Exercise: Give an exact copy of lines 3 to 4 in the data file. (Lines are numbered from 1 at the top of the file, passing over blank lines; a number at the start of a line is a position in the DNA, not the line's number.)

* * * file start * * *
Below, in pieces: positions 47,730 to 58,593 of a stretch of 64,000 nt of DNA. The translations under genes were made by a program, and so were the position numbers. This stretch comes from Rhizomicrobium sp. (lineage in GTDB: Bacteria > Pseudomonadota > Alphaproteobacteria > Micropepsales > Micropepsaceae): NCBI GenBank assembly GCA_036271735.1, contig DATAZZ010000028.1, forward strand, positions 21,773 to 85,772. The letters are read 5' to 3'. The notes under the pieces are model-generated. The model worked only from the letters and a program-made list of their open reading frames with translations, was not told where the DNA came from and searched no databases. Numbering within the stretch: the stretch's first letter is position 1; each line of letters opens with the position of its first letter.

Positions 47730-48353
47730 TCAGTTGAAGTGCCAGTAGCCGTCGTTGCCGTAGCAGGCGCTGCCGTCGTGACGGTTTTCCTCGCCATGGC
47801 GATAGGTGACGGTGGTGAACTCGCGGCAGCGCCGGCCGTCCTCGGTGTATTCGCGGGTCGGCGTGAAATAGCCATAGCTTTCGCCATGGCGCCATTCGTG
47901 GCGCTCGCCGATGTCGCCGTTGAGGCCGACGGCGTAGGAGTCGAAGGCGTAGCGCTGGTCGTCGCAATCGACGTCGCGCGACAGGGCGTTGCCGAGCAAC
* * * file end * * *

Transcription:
47730 TCAGTTGAAGTGCCAGTAGCCGTCGTTGCCGTAGCAGGCGCTGCCGTCGTGACGGTTTTCCTCGCCATGGC
47801 GATAGGTGACGGTGGTGAACTCGCGGCAGCGCCGGCCGTCCTCGGTGTATTCGCGGGTCGGCGTGAAATAGCCATAGCTTTCGCCATGGCGCCATTCGTG